NTSPP – 025
Solvers by Radler
+ – + – + – + – + – + – + – + – + – + – +
This is a first-rate puzzle from Radler which really exercised the little grey cells. The theme, as indicated by the title and by 21a, is solvers, i.e. fictional detectives, and Radler has managed to include no less than fifteen in the puzzle (one of whom I hadn’t heard of, although I am a fan of crime fiction).
The wordplay in a few places is quite tricky (worthy of an end-of-the-week Toughie) – I think that I’ve sorted out most of it, but I’m sure that Radler will point out any omissions or errors.
1a Solver’s fancy so it’s said (6)
WIMSEY – [Lord Peter Wimsey by Dorothy L Sayers] – sounds like (so it’s said) whimsy (fancy).
4a Solver’s time to follow 12 writer without point and non-British writer with one (6)
POIROT – [Hercule Poirot by Agatha Christie] – remove the compass point from the author of 12a to give PO(e), then add (b)IRO (writer without British, and a biro does have a point) and end up with T(ime). My favourite clue!
10a Garland captured by Minnelli eloquently in retrospect (3)
LEI – one of the few easy clues. This Hawaiian garland is concealed (captured) backwards (in retrospect).
11a Solver’s busy laying eggs? (5)
QUEEN – [Ellery Queen by, well by Ellery Queen which was the pseudonym used by two American cousins] – think of the insects that you can be as busy as, then think of which one of them lays eggs.
12a Solver’s increase in noise (5)
DUPIN – [C. Auguste Dupin by Edgar Allan Poe] put a verb meaning to increase inside a synonym for noise.
13a Listens in to absurd swearing, lacking hint of nuance (7)
EARWIGS – an anagram (absurd) of SWEARI(n)G, without the first letter (hint) of Nuance.
14a Solver’s flower (7)
CAMPION – [Albert Campion by Margery Allingham] – double definition.
15a Californian youth sails (7)
LATEENS – these triangular sails are youth (a valid plural as in “the youth of today”) from Los Angeles.
18a Tenant fails to complete name with second contracts (7)
LESSENS – the definition is contracts and it’s LESSE(e) (tenant which is incomplete) plus N(ame) and S(econd).
21a Middle one of the solvers in this puzzle (3)
EYE – the key to the theme (i.e. private eye, though a few of the detectives here are police officers). It also means middle as in eye of the storm.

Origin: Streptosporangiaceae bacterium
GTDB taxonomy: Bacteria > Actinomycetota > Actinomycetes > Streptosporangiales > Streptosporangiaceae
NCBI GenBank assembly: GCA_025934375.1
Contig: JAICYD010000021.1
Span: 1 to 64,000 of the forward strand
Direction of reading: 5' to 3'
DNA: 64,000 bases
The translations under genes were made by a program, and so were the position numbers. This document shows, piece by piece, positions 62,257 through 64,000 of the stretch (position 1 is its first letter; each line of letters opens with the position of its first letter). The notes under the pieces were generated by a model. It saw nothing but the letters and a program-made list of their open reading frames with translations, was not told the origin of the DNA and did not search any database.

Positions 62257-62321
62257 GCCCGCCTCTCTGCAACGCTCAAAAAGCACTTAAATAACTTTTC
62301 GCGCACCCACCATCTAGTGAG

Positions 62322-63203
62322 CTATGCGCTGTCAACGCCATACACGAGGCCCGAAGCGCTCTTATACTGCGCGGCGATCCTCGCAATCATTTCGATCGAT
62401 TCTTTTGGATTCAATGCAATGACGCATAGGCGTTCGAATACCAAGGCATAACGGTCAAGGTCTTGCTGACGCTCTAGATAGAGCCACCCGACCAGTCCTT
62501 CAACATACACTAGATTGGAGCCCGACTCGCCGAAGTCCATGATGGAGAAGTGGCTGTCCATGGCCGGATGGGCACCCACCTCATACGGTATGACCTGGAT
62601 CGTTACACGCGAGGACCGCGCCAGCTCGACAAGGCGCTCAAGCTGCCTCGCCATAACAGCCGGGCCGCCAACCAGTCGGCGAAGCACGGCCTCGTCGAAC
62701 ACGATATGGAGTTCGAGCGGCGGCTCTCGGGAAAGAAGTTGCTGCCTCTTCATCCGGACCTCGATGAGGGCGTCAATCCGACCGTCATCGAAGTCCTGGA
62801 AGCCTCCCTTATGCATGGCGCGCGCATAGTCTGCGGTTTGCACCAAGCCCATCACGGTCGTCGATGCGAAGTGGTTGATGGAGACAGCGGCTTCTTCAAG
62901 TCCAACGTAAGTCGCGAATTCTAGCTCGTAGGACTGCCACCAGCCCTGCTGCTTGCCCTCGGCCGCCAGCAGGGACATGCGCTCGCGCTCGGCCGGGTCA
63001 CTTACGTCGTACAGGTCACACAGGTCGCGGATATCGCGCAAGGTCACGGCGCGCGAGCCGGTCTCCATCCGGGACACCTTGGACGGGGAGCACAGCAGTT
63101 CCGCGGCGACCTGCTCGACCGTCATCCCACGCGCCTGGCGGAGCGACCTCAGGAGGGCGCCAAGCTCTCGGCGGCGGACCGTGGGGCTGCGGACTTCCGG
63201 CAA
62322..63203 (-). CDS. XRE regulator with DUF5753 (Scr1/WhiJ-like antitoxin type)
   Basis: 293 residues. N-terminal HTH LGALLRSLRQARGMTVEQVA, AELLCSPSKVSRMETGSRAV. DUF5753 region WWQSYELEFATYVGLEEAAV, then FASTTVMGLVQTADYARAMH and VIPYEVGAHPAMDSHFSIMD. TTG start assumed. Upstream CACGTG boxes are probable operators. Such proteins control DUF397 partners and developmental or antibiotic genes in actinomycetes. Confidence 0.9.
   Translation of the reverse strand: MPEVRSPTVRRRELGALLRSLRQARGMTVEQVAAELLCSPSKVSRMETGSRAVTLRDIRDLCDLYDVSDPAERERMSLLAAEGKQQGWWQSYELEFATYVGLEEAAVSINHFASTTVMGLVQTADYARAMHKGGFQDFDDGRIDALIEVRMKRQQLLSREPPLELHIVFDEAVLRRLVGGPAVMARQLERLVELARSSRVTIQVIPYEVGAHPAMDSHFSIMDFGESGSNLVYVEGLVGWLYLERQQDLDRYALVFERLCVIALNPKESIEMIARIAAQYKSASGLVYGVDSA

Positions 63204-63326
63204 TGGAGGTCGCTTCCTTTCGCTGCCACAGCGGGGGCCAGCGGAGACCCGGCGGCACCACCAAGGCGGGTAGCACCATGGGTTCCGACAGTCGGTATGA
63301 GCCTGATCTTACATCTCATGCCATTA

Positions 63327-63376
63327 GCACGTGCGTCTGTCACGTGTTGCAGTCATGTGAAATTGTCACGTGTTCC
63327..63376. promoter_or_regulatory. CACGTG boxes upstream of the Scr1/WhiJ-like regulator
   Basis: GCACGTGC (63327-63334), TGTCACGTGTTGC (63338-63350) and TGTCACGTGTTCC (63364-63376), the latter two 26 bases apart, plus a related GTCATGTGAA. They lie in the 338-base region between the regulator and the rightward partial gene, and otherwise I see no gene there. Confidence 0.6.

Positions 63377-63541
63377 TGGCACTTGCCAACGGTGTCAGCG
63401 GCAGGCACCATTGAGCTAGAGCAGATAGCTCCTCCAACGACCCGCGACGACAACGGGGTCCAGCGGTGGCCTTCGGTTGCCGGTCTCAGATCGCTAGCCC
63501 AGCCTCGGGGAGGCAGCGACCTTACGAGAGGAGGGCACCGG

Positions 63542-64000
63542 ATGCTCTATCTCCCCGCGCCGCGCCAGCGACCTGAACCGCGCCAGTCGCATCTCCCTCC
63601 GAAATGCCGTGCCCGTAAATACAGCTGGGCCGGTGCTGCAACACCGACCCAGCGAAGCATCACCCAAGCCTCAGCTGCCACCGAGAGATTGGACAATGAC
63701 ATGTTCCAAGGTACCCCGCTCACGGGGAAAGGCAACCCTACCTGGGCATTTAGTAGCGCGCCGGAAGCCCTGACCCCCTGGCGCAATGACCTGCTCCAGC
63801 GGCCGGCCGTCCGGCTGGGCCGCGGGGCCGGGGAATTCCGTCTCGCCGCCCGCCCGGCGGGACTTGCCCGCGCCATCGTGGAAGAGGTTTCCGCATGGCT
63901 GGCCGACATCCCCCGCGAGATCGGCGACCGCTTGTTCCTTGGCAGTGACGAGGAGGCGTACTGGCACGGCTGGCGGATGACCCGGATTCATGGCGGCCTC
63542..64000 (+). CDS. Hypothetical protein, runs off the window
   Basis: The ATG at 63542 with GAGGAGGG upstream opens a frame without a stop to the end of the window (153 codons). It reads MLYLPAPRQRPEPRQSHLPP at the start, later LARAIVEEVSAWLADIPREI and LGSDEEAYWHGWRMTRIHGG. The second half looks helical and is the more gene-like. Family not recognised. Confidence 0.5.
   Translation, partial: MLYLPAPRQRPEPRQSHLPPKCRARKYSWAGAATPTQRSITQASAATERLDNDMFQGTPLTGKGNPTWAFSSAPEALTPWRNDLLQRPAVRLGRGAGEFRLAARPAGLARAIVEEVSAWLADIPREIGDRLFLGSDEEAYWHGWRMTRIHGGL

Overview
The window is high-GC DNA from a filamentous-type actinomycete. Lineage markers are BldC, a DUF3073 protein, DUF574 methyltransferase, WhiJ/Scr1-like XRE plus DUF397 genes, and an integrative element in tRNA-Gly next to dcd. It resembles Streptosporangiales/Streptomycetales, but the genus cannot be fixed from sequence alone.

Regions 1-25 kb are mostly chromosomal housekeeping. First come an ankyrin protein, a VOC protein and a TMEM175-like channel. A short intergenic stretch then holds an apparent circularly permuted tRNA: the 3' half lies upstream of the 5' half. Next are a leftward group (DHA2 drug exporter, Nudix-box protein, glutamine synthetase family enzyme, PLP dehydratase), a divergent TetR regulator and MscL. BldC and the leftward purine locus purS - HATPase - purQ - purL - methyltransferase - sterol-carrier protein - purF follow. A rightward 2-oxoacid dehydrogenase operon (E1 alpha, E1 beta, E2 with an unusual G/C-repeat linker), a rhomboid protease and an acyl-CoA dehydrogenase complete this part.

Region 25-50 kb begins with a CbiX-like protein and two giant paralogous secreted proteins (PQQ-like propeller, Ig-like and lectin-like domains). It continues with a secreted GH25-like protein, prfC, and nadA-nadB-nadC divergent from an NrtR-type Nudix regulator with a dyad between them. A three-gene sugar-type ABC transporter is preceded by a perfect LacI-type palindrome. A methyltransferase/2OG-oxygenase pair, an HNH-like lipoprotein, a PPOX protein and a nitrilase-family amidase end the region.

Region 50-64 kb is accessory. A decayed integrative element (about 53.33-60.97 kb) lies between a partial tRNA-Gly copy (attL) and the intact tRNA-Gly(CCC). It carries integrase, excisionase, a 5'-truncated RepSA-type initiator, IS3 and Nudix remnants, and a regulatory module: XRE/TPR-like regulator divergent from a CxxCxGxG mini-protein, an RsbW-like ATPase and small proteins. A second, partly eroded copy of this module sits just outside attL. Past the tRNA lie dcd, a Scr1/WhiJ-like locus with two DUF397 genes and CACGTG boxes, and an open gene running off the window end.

22a Solver’s dressing and should pay (7)
MARLOWE – [Philip Marlowe by Raymond Chandler] – a charade of MARL (a sort of clay spread as a fertiliser, so dressing) and OWE (be under an obligation to repay).
25a One’s left Judge Dread, gone East and North-east England (7)
DANELAW – this is the North-East part of England which was occupied by the Danes in the 9-11th centuries. It comes from DAN(i)EL (I’m not totally sure of how judge leads to Daniel but I think it’s just that Daniel comes from Hebrew meaning “the Lord is judge” – remove the I (one’s left)) followed by AW(e) (dread with East gone).
28a Vital file with flu remedy (7)
LIFEFUL – an anagram (remedy) of FILE and FLU produces a rarely-used adjective meaning vital.
29a Annual meeting of disagreeable woman and her blustering leader (7)
COWHERB – the definition is annual (i.e. a flowering plant like a carnation). It’s a charade (meeting) of COW (disagreeable woman), HER and B(lustering).
31a Solver’s brother (5)
MASON – [Perry Mason, by Erle Stanley Gardner, is meant to be an attorney rather than a detective but he does his share of sleuthing] – a double definition with brother here meaning a fellow freemason.
32a Solver’s earth mover (5)
SPADE – [Sam Spade by DashieLl Hammett] – another double definition.
33a Confession using made-up words? (3)
IDO – Ido is an artificial language (using made-up words) like Esperanto. If you redefine it as 1,2 it becomes a confession (or possibly a promise).
34a Solver’s time away embracing setter (6)
HOLMES – [Sherlock Holmes by Arthur Conan Doyle] – time away is HOLS, put ME (setter) inside. If you missed the first episode of “Sherlock” last Sunday you missed a treat. I was sceptical about a “modernised” version but it was brilliantly done – I hope that tonight’s and subsequent episodes live up to the first.
35a Solver’s way North (6)
ALLEYN – [DCI Roderick Alleyn (pronounced Allen) by Ngaio Marsh]. Put together a narrow passageway and N(orth).
1d Solver’s hand (and foot) in trouble (5)
WOLFE – [Nero Wolfe by Rex Stout] – put L(eft) and F(oot) inside WOE (trouble). I’m a bit dubious about L being used for hand.
2d Solver’s ragtime dances (7)
MAIGRET – [Commissaire Jules Maigret by Georges Simenon] – this was the first solver I got and it gave me the explanation of the theme. It’s an anagram (dances) of RAGTIME.
3d Quiz and half of news recycled by paper (7)
ENQUIRE – the definition is quiz, as a verb. Reverse (recycled) the first half of NE(ws) and add a word meaning one-twentieth of a ream of paper.